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Source: Instagram/michelleobama

Obama-Produced Netflix Film 'American Factory' Bags Best Documentary Oscar

Odette Odendaal
Feb 11, 2020
12:30 P.M.
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"American Factory," Michelle and Barack Obama's first film from their production company, Higher Ground Productions, took home a win at the Oscars on Sunday.

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The production won Best Documentary Feature at the 92nd annual Academy Awards, shared by the film's co-directors Jeff Reichert, Steven Bognar, and Julia Reichert.

Julia Reichert and Steven Bognar accept the Academy Award for Best Documentary feature for "American Factory." at the 2020 Oscars. | Source: Twitter/ The Academy.

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Julia, who previously shared her terminal cancer diagnosis, stepped up alongside Steven Bognar to share their appreciation at the honor and said:

“Being in the presence of our sister and brother documentarians, who risk their lives making stories. We are so proud, we are inspired.”

The Netflix documentary went up against "The Cave," "The Edge of Democracy," "For Sama," and "Honeyland," and Julia added that although the documentary is based on events in China and Ohio, it can apply to anyone who "punch a clock" at work.

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Elated at the recognition, Michelle Obama took to social media to share her joy and wrote:

"So glad to see their heart and honesty recognized—because the best stories are rarely tidy or perfect. But that’s where the truth so often lies.”

Barack shared Michelle's sentiment, and felt happy that "downright good people" bagged an Oscar for their had work on "American Factory."

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Its Julia's first Academy Award win after three previous nominations, and the 73-year-old previously told The Hollywood Reporter that a win the fourth time around would be "extremely meaningful."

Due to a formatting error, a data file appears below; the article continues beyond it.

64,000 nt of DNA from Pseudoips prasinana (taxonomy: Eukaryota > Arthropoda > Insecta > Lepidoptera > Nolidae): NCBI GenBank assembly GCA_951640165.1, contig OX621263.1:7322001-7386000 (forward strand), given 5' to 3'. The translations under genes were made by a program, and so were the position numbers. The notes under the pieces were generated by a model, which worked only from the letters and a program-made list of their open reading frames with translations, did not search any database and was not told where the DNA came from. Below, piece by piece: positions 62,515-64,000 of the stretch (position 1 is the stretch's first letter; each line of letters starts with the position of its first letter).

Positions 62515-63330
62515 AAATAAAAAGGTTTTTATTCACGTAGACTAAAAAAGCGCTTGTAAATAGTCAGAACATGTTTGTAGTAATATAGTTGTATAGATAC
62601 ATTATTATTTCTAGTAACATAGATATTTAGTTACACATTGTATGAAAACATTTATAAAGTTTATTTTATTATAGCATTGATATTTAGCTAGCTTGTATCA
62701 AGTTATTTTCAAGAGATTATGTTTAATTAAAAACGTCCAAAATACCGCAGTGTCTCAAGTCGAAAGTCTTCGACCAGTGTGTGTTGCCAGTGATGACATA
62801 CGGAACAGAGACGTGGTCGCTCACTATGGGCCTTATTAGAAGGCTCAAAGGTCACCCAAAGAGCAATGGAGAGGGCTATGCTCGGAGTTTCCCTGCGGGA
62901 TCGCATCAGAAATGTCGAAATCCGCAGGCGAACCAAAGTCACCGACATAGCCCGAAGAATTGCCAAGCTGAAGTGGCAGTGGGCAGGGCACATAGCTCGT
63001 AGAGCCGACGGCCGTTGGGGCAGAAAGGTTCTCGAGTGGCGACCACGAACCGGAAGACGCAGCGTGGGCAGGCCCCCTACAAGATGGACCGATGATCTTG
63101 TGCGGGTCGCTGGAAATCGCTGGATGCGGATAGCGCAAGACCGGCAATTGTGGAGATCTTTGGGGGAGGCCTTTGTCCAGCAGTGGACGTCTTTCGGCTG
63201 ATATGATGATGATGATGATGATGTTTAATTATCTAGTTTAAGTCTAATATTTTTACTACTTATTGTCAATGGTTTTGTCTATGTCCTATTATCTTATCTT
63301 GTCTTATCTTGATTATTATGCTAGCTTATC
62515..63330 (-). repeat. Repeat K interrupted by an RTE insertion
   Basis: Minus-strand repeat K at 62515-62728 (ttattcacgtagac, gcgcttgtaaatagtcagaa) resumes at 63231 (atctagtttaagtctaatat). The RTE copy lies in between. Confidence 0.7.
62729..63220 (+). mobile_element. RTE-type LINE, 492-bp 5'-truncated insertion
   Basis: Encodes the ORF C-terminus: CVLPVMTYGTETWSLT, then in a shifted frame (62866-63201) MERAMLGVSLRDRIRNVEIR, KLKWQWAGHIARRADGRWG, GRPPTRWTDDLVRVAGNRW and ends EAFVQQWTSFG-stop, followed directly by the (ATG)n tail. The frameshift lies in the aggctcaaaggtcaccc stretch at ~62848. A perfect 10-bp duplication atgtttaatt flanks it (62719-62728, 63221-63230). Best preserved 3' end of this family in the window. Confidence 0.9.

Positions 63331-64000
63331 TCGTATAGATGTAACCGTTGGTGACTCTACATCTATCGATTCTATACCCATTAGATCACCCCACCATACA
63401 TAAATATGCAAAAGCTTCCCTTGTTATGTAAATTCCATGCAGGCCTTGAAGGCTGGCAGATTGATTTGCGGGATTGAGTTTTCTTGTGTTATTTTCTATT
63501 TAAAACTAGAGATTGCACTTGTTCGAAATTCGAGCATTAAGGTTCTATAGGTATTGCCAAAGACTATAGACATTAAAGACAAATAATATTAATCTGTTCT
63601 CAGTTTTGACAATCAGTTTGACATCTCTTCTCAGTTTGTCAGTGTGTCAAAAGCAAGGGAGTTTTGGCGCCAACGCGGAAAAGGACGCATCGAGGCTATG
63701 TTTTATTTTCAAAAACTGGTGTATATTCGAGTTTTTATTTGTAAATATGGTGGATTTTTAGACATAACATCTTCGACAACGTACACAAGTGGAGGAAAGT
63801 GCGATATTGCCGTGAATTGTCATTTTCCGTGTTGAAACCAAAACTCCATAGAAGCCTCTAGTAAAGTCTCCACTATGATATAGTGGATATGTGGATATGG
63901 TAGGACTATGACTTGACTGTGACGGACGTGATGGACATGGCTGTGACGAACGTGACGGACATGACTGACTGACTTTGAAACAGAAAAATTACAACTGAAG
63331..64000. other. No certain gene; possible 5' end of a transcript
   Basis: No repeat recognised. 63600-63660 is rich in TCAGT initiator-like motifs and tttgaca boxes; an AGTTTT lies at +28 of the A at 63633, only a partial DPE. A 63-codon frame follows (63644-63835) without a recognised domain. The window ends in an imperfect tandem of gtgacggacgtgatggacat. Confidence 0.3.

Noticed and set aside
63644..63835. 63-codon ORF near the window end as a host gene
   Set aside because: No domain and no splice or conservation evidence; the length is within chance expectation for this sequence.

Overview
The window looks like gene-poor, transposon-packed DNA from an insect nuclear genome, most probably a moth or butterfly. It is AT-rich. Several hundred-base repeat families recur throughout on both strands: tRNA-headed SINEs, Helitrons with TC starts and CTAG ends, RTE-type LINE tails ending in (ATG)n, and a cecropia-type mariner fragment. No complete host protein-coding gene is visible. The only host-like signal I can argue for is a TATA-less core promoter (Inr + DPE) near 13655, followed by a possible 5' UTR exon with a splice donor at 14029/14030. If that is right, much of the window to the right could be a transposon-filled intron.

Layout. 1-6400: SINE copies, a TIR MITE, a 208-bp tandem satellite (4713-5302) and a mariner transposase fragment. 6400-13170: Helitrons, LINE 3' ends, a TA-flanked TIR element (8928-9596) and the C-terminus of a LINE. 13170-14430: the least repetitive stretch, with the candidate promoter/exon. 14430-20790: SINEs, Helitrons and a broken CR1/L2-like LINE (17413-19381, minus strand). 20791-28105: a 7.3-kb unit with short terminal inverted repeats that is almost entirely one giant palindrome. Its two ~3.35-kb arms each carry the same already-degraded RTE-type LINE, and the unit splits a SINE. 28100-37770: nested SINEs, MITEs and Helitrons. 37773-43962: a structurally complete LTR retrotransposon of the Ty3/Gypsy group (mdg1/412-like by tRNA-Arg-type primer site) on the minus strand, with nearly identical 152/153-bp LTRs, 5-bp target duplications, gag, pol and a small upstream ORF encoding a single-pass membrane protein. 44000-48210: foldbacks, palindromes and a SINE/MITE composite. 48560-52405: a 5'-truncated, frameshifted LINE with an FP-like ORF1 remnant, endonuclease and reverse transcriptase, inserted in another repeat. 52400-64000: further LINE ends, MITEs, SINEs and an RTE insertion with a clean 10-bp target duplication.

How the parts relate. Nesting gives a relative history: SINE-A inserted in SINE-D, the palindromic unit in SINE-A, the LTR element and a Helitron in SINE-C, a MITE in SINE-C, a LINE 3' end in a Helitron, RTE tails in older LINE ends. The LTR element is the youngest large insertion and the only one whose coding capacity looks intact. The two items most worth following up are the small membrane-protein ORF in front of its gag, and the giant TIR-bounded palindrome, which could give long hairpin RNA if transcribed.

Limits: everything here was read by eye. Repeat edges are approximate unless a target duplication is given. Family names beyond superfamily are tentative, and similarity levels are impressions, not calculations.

She is currently undergoing chemotherapy, and Julia shared that no cure exists for her type of cancer and that it can take her in "six months, a year, or more."

The well-received documentary gives insight into tensions between GM's Ohio-based Chinese-owned manufacturing plant, and the struggles of their workers after the plant closed in 2008.

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Unionized workers at GM struggled to find jobs that paid even remotely close to what they earned at the plant.

People ended up losing their homes because all they could find paid $9 an hour, as Steven Bognar shared during an interview.

The people felt hopeful about a turnaround of fortune when the Chinese glass manufacturer Fuyao took over the plant in 2016.

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However, the enthusiasm soon waned when the workers found themselves working "longer hours" at the plant for "half the pay."

Barack Obama previously sang the documentary's praises when the film received it's Oscar nomination last month.

The former president felt it a sincere portrayal of the effects global changes can make in people's everyday lives, and he even added the documentary to his list of most favorite films of 2019.

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